Rivers, Lakes, and Coasts
There are three primary water ways when canoeing, either on a river, lake, or a coast.
More than likely you will be either on a river or a lake, so I will refrain from discussing coast canoeing. Lakes and rivers present their own set of challenges. On top of that, each one is more different from the last, so you will going to have to understand the particular nuances of each body of water.
- Rivers, all bodies of water move, but rivers especially do. Depending on the speed of the river, you will always be moving.
- Lakes, these are more gentle. All lakes, though, are not connected, so you going to have to be prepared to portage. It simply means to pick up all your things and go to another body of water.
Sometimes lakes and rivers run into each other. You need to have the knowledge and foresight of how to manage both of these bodies of water.
Plan Your Trip Carefully
Before you embark on your journey, you will want a clear path of the route that you are plan to take. Take the time to jot it down on a map; it will save you are energy from the lack of frustration down the road, giving you the energy to focus on the joy of canoeing.
On top of that, you are need to be aware of areas that you are can go to and places you are not allowed to be. Rivers and lakes are not just free for anyone to use. There are specific rules to follow for each and every place you travel to.
Leave No Trace Principles
Whenever you are camping, there are a certain set of general guidelines to follow. This is no different even when it comes to canoe camping. Follow these ethics to make sure our natural environment remains pristine for generations to come.
- Plan Ahead and Prepare, what environment are you going into? What do weather forecasters say for the area? Do I have what I need? Questions such as these and more will prepare you for your journey.
- Travel and Camp on Durable Surfaces, when you plant your tent, do not put at the bottom of a gully or river bed. If it rains while you are there and you have put your tent on a dip in the ground, then you will get soaked. Aim to put your tent on a small hill to keep dry
- Dispose of Waste Properly, Anything you leave behind will be consumed by animals. Be sure that you leave everything as if you were never there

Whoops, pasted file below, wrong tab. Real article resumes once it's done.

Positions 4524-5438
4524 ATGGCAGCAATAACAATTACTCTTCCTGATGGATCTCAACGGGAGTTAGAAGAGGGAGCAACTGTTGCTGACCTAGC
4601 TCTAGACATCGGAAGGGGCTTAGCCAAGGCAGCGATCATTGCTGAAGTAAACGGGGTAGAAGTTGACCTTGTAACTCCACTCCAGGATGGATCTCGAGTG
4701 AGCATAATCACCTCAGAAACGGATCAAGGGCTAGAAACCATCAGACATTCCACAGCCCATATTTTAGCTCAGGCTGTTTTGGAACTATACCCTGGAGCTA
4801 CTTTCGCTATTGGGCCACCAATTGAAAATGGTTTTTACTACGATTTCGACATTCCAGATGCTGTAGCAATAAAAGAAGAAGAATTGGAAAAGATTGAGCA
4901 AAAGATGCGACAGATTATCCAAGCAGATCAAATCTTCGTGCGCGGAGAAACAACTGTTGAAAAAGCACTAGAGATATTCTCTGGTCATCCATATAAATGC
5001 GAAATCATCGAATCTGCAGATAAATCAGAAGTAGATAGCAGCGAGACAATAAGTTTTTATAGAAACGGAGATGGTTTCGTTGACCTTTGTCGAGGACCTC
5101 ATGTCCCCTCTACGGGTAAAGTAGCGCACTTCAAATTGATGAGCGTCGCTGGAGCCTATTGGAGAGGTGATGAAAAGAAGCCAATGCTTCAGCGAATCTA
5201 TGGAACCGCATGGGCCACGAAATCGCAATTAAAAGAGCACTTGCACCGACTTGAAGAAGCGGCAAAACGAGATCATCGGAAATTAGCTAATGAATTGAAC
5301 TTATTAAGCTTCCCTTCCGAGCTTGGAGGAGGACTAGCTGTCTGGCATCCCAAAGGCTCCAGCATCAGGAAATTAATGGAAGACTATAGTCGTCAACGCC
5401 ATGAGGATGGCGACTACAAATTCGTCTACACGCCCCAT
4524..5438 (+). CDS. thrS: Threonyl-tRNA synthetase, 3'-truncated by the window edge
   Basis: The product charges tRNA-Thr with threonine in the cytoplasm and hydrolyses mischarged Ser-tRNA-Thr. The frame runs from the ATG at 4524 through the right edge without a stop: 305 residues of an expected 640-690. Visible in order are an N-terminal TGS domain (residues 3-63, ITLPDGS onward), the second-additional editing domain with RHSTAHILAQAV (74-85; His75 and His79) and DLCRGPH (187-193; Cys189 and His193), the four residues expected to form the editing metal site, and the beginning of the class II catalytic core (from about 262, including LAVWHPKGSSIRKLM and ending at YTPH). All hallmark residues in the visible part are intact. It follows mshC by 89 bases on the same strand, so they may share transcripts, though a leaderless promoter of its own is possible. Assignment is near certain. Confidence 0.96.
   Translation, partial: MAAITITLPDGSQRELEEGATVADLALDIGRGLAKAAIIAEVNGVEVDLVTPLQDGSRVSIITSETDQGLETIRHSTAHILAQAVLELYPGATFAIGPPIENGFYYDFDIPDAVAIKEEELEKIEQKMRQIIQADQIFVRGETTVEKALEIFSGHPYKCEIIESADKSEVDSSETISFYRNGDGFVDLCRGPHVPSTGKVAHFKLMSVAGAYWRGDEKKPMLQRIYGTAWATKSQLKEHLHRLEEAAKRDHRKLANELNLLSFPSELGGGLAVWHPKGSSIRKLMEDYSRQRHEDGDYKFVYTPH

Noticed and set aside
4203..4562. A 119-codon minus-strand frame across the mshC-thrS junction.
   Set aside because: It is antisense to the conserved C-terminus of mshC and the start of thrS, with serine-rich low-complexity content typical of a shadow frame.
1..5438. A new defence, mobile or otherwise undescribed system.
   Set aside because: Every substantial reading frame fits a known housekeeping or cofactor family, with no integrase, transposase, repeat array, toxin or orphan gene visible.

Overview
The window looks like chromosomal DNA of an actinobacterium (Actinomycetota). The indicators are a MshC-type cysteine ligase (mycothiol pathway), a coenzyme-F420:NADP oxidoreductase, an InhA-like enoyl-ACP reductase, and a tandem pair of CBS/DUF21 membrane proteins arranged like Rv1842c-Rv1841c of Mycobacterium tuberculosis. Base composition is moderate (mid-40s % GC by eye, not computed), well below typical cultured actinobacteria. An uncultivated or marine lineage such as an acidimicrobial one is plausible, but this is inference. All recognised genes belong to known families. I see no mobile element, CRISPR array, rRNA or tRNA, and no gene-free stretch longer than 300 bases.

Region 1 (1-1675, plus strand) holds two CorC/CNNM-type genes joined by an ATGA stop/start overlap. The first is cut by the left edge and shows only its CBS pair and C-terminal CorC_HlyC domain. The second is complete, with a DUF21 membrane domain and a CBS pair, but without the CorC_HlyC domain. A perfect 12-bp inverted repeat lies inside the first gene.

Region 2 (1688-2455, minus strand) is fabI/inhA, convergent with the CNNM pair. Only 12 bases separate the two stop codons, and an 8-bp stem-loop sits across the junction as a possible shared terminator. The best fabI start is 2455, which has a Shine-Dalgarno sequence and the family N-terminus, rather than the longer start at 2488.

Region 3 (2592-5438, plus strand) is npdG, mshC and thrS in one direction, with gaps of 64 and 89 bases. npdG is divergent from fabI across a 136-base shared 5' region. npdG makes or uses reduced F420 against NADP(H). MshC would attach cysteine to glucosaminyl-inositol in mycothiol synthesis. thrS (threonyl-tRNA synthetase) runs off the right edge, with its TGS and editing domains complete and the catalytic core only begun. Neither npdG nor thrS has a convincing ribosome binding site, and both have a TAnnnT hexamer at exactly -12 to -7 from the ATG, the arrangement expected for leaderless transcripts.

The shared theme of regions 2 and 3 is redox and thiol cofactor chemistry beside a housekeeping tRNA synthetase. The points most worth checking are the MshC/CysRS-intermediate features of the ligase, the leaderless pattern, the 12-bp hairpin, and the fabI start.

- Leave What You Find, branches, leaves, and rocks all need to be left behind. You are simply a respectful visitor.
- Minimize Campfire Impacts, if you make a fire for cooking or warmth, keep it contained. There are enough forest fires every year and it is important that they have as little reverberation throughout the ecosystem as possible.
- Respect Wildlife, when you enter into the wilderness, “you’re not in Kansas anymore.” You must understand that you are entering the world of bears, birds, coyotes, squirrels, and deer. As such, be sure to keep an odorless camp, smell will attract them. When you are make your campsite, you are will want it to be as odorless as possible. This prevents animals from being attracted from your camp.
- Be Considerate of Other Visitors, usually, there will be more than just you travelling to the outdoors. You are sharing the space with others. Be respectful and communicative to have a good experience.
To make it out in the wilderness, you are need a variety of skills to make your trip turn out well. These skills will make your trip a great one.
- Paddling, when you are out on the water, you want to be familiar how to get around. You can learn how to do basic strokes through videos on YouTube. Here is an excellent one to give you an understanding of the techniques.
- Map and Compass, you need to be able to locate yourself on a map and direct yourself to where you need to go. It is as straightforward as that. REI offers in person training and there is also online video training.
- Situational Awareness, one of the biggest differences you will immediately notice between city living and the outdoors is the silence. It thunders in your ear drums (not really though). You going to have to use senses you would otherwise not ordinarily use. When you walk, you going to have to imagine where you are going to be in the next few steps.
If you master these skills (and any that are not mentioned), it will go a long way in making your experience an enjoyable and memorable one. Remember, skills equal success.
Awesome! You have read the whole article and now you are ready to embark on a canoeing adventure of a lifetime. Just remember, if anything goes wrong, take it lightly and remember that you can always correct it for future trips. Thank you for reading and I hope you make it a great day.